Dr Shiksha Gallow, Medical Director of Biodata and Head Researcher at Cannabis Oil Research, provides evidence-based research on cannabinoids for treating MS and Prostate Cancer
The benefits of treating patients with cannabinoids, has been known for centuries. This article speaks to the medical science behind cannabis and the case studies evaluated in South Africa.
The ECS has many important functions, such as responsible for initiating a host of physiological and psychological changes required to adapt to ever-changing environments. The ECS is responsible for Homeostasis in the body, as we are born with Endocannabinoids namely: Anandamide, 2 arachidonoyl glycerol (2AG), 2 arachidonoyl glycerol ether (Noladin ether), O-arachidonyl ethanolamine (Virodhamine) and N-arachidonyl dopamine (NADA).
The phytocannabinoids are derived from the cannabis or hemp plant. The endocannabinoids and phytocannabinoids have similar properties and effects, however they have a very different chemical structure. They bond to the same cannabinoid receptors (CB1, CB2, TRPV1, PPARa, PPARy, GPR55).
Two sets of case studies are discussed in the article. The one showcases four patients diagnosed with Multiple Sclerosis (MS) and patients, and the other is Prostate Cancer and case studies of 12 patients. These are not clinical trials and are case studies and data analysed on patients who presented with these illnesses and who chose to treat these ailments using cannabinoids.
MS is an inflammatory, autoimmune, degenerative disease of the CNS. The immune system malfunction destroys myelin (the fatty substance that coats and protects nerve fibers in the brain and spinal cord). MS is the condition most commonly associated with the therapeutic use of cannabis. It was the increasing illicit use of cannabis to treat MS that led to the House of Lords Science and Technology Committee inquiry in 1998.
Approval of Sativex (Nabiximols) for the treatment of spasticity in MS and is the first licenced cannabis medicine in modern times. MS patients experience chronic pain. Especially for neuropathic pain cannabis is effective, whereas opioids, NSAIDs and other pharmaceutical medicines are not effective. There is a large quantity of good quality evidence, including clinical trials with placebo controls that demonstrate the efficacy and safety of cannabis in treating chronic pain.
The following published articles demonstrate the evidence that cannabinoids do assist patients diagnosed with MS:
- 2010. Journal of pain. “This study adds to a growing body of evidence that cannabis may be effective at ameliorating neuropathic pain, and may be an alternative for patients who do not respond to, or cannot tolerate other drugs.”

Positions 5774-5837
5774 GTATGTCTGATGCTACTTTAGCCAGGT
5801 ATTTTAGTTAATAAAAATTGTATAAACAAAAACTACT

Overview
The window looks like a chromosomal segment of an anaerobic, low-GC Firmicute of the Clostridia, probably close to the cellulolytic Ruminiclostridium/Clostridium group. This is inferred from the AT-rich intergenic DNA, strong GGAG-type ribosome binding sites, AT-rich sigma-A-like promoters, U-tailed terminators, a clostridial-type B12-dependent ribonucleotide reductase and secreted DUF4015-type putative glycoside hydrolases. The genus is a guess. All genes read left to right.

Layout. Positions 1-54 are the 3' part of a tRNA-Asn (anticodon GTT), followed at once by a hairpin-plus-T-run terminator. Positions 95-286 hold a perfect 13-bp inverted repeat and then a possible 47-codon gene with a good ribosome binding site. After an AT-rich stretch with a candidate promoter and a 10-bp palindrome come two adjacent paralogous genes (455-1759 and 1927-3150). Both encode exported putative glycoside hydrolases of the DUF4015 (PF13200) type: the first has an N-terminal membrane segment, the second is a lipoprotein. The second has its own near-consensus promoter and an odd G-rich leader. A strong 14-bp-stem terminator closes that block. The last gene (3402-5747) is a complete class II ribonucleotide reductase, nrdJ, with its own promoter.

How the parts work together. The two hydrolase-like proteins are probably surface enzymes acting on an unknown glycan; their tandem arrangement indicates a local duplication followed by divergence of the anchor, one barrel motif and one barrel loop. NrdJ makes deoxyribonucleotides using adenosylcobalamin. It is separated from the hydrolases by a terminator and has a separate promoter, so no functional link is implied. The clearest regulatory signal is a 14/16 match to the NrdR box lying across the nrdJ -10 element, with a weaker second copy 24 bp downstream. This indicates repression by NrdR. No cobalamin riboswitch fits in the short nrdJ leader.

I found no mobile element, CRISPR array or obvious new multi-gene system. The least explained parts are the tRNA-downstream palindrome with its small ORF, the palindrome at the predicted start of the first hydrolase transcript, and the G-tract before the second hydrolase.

- 2013. Canadian Medical Association Journal. “Our results support the claim that smoked cannabis reduces pain, improves mood and helps sleep.”
- 2015. Neuropsychopharmacology. “This study is the first to demonstrate the dose-and route-dependent analgesic effectiveness of cannabinoids for acute experimentally-induced pain in a pain-free population, evidence that supports the role of cannabinoids for the management of pain.”
Case study 1
Five women between the ages of 32-49, presented with MS symptoms and the diagnosis was confirmed on the MRI scan were the lesions were found. Each of these patients, were treated with the following cannabinoids: CBD, CBN, THC and THCa. The dosages started with 20 mg CBD per dose and increased to 40mg, then the THC component varied starting from a 4% and then slightly increased as required.
Of the 5 women, one was wheelchair-bound, and by month 6 was able to have improved co-ordination and decreased neuropathic pain. Her muscle mass also increased as we treated her with Glutamine. She was out of her wheelchair in month 7.
With all of the patients, the pain was managed, improved coordination, and improved vision. Of the 5 patients, 2 of the patients showed decreased lesions on the MRI scan, none showed complete reversal. These patients will continue on the treatment protocol and continue to be monitored on the MRI scans.
Prostate cancer cells possess increased expression of both cannabinoid 1 and 2 receptors, and stimulation of these results in decrease in cell viability, increased apoptosis, and decreased androgen receptor expression and prostate-specific antigen excretion. It would be of interest to conduct clinical studies utilizing cannabinoids for patients with metastatic prostate cancer, taking advantage not only of its beneficial effects on prostate cancer but also of their analgesic properties for bone metastatic cancer pain.
Case study 2
A total of 12 patients were treated using the following cannabinoids: CBC, CBD, CBDa, CBG, THC and THCa. Essential oils such as Frankincense and Copaiba (another cannabinoid) were also used. Of the 12 patients, 3 of them had Chemotherapy and Brachytherapy. The other 9, used medicinal cannabinoids, and essential oils with no chemotherapy and radiation.
The PSA results were evaluated and these are displayed in the table and graph below. The 3 patients that had the chemo and Brachytherapy are highlighted in red until they discontinued the treatment.
Robust scientific studies describe the detail of experiments and share the results – positive or negative. This is vital for working out whether a potential disease treatment is truly safe and effective, or not. And publishing this data allows doctors around the world to judge the information for themselves and use it for the benefit and safety of their patients.
This is the standard to which all disease treatments are held, and it’s one that cannabinoids should be held too. Lastly, cannabis clearly offers significant therapeutic benefits for a wide range of conditions without substantial risks or unmanageable side effects.
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